We will use Rayleigh’s principle to find an expression for the effect on natural frequencies of a small perturbation to the bore profile of a cylindrical tube. This is a problem that Rayleigh himself addressed [1], and I will follow his treatment closely. As in previous sections, we consider a tube of length $L$ which is open at both ends. We now allow the cross-sectional area to be

$$S(x) = S_0 +S'(x) \tag{1}$$

with $S_0$ a constant, and $|S’| \ll S_0$.

In order to apply Rayleigh’s principle, we need suitable expressions for the potential and kinetic energies. It is simplest to formulate these in terms of what Rayleigh described as “the total transfer of fluid at time $t$ across the section at $x$, reckoned from the equilibrium condition”, and following his lead we denote this by $X(x,t)$. In terms of the particle displacement $\xi(x,t)$ which we used earlier,

$$X=S \xi . \tag{2}$$

The kinetic energy is straightforward: it is given by

$$T=\dfrac{1}{2} \rho_0 \int{S \dot{\xi}^2 dx} = \dfrac{1}{2} \rho_0 \int{\dfrac{1}{S} \dot{X}^2 dx}. \tag{3}$$

For the potential energy, we start from an expression derived in section 4.1.3:

$$P=\dfrac{1}{2} \dfrac{c^2}{\rho_0} \int{\rho’^2 dV}=\dfrac{1}{2} \dfrac{c^2}{\rho_0} \int{S\rho’^2 dx} \tag{4}$$

in terms of the acoustic density fluctuation $\rho’$, where the first integral is taken over the volume inside the tube, and the second integral uses the fact that $dV=S dx$.

Now we need to express $\rho’$ in terms of $X$. Figure 1 shows a small section of the tube between positions $x$ and $x+\delta x$. The particle displacements are $\xi$ and $\xi + \delta \xi$, and the cross-sectional areas are $S$ and $S+\delta S$. The initial volume of this fluid element is $V_0 \approx S \delta x$, and after taking the particle displacements into account it increases by an amount

$$\delta V \approx (S+\delta S)(\xi + \delta \xi) -S \xi \approx S \delta \xi + \xi \delta S =\delta(S \xi) . \tag{5}$$

Now the mass of the fluid element remains constant, so the perturbed density $\rho’$, which we are trying to find, satisfies

$$\dfrac{\rho’}{\rho_0}=-\dfrac{\delta V}{V_0} \tag{6}$$

so that

$$\dfrac{S \delta x}{\rho_0}\rho’ \approx -\delta(S \xi) . \tag{7}$$

Dividing by $\delta x$ and taking the usual calculus limit gives

$$\rho’=-\dfrac{\rho_0}{S}\dfrac{\partial}{\partial x}(S \xi) \tag{8}$$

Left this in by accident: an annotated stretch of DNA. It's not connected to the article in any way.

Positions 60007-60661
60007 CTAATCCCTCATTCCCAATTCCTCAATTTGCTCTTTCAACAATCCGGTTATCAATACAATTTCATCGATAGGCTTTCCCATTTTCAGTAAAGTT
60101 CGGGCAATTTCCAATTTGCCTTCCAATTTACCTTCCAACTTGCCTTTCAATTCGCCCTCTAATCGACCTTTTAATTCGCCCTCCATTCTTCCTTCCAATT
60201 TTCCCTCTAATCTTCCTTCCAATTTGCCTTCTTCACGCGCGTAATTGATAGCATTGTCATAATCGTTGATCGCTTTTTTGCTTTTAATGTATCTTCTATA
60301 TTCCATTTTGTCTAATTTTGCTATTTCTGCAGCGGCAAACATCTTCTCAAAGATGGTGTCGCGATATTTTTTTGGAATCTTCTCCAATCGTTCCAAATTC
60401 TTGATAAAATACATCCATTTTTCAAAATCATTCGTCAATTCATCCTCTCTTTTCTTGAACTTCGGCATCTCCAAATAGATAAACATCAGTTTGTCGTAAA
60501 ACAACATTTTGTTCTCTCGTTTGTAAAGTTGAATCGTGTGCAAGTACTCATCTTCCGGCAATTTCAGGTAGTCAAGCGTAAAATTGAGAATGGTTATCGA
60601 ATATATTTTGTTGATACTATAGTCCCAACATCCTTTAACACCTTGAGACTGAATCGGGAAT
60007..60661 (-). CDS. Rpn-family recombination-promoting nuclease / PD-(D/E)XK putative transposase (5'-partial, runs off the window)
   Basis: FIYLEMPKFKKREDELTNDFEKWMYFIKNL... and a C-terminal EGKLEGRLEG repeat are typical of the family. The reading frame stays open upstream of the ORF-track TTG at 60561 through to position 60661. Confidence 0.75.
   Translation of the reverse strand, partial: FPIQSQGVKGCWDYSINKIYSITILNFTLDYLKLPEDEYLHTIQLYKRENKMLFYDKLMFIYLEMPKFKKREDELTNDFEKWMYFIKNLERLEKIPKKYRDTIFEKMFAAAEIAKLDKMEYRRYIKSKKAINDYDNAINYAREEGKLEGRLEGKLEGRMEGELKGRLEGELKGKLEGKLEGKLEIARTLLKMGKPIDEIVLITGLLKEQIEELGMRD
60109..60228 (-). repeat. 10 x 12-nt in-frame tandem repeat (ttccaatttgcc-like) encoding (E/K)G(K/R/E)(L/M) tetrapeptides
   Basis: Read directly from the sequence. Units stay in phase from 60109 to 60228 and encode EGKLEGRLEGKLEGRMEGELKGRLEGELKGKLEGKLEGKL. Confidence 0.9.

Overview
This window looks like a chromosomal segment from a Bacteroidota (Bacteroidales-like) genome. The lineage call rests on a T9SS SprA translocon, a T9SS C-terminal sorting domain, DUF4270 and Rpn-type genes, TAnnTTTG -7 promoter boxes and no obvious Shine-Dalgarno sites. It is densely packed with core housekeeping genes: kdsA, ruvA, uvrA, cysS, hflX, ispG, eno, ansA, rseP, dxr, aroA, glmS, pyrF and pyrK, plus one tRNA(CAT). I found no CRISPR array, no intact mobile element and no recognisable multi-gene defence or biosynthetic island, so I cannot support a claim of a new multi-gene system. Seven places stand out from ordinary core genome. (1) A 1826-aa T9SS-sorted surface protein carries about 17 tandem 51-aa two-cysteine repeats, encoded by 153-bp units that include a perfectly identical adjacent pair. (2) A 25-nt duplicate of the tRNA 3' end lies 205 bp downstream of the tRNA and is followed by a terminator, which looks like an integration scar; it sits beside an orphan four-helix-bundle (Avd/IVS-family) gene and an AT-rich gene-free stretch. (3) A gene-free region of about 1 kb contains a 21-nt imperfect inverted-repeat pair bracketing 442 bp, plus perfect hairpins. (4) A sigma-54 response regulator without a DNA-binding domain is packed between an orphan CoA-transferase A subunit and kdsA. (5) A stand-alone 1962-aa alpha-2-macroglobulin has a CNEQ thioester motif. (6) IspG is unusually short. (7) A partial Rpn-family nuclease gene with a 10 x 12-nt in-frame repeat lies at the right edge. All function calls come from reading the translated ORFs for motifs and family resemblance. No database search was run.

so that our potential energy is

$$P=\dfrac{1}{2} \rho_0 c^2 \int{\dfrac{1}{S}\left[\dfrac{\partial}{\partial x}(S \xi)\right]^2 dx}=\dfrac{1}{2} \rho_0 c^2 \int{\dfrac{1}{S}\left[\dfrac{\partial X}{\partial x}\right]^2 dx} . \tag{9}$$

Now we can apply Rayleigh’s principle to our original problem of making a small perturbation to the bore profile. We solved a similar problem back in section 3.3.1, relating to the tuning of a marimba bar. The argument is the same this time: we evaluate the Rayleigh quotient using the corrected energy expressions (including the perturbed bore), but we use a mode shape from the original, unperturbed problem. Errors arising from this incorrect mode shape will only be of second order, so that the predicted natural frequency will be correct to leading order in the small perturbation.

We are dealing with a cylindrical tube, open at both ends. The pressure mode shapes are thus of the form $\sin n \pi x/L$ (as in Fig. 11 of section 4.2). But for this formulation, we need the mode shapes expressed in terms of particle displacements and the variable $X$. By virtue of equation (7) from section 4.1.1, we know that the answer for the $n\mathrm{th}$ mode is

$$X_n=\cos \dfrac{n \pi x}{L} . \tag{10}$$

Noting that

$$\dfrac{1}{S}=\dfrac{1}{S_0+S’} \approx \dfrac{1}{S_0}\left[1-\dfrac{S’}{S_0}\right] \tag{11}$$

by the binomial theorem, our Rayleigh quotient reads

$$\omega_n^2 \approx \dfrac{c^2 \int{(1-S’/S_0)(n \pi/L)^2 \sin^2(n \pi x/L) dx}}{\int{(1-S’/S_0) \cos^2(n \pi x/L) dx}} \tag{12}$$

using equations (3) and (9). This takes the form

$$\omega_n^2 \approx \dfrac{P_0 + \delta P}{T_0 + \delta T} \tag{13}$$

with

$$P_0=c^2 \left(\dfrac{n \pi}{L}\right)^2 \int{ \sin^2 \dfrac{n \pi x}{L} dx}=c^2 \left(\dfrac{n \pi}{L}\right)^2 \dfrac{L}{2} \tag{14}$$

$$\delta P=-\dfrac{c^2}{S_0} \left(\dfrac{n \pi}{L}\right)^2 \int{S'(x) \sin^2 \dfrac{n \pi x}{L} dx} \tag{15}$$

$$T_0=\int{ \cos^2 \dfrac{n \pi x}{L} dx} =\dfrac{L}{2} \tag{16}$$

and

$$\delta T=-\dfrac{1}{S_0} \int{S'(x) \cos^2 \dfrac{n \pi x}{L} dx} . \tag{17}$$

It follows that

$$\omega_n^2 \approx \dfrac{P_0}{T_0}\left[1 + \dfrac{\delta P}{P_0}\right] \left[1 – \dfrac{\delta T}{T_0}\right]\approx \dfrac{P_0}{T_0}\left[1 + \dfrac{\delta P}{P_0} – \dfrac{\delta T}{T_0}\right]$$

$$=\left(\dfrac{c n \pi}{L}\right)^2 \left[1+\dfrac{2}{S_0L} \int{S'(x) \left(\cos^2\dfrac{n \pi x}{L}-\sin^2 \dfrac{n \pi x}{L} \right) dx}\right]$$

$$=\left(\dfrac{c n \pi}{L}\right)^2 \left[1+\dfrac{2}{S_0L} \int{S'(x) \cos\dfrac{2n \pi x}{L} dx}\right] . \tag{18}$$

Finally, Rayleigh expressed the result as an equivalent length correction to the cylindrical tube to achieve the perturbed resonance frequency: the extra length required is

$$\Delta L \approx -\dfrac{1}{S_0L} \int{S'(x) \cos\dfrac{2n \pi x}{L} dx} . \tag{19}$$

Apart from a multiplicative factor, this rather simple form is a Fourier series coefficient of the bore perturbation $S'(x)$.

The frequency is raised by an enlargement of the bore near the ends, or near any other nodal point of pressure (which is an antinodal point of particle displacement or $X$). Conversely frequency is reduced by a bore enlargement near an antinode of pressure (or a node of particle displacement). As Rayleigh points out, the frequencies are rather insensitive to a slight conicity of the tube, because that would give a linear form for $S'(x)$, and such a linear form is orthogonal to the cosine function in the integral.

[1] J. W. S. Rayleigh:The Theory of Sound (1877, reprinted by Dover, New York 1945). This calculation appears in Volume 2, section 265.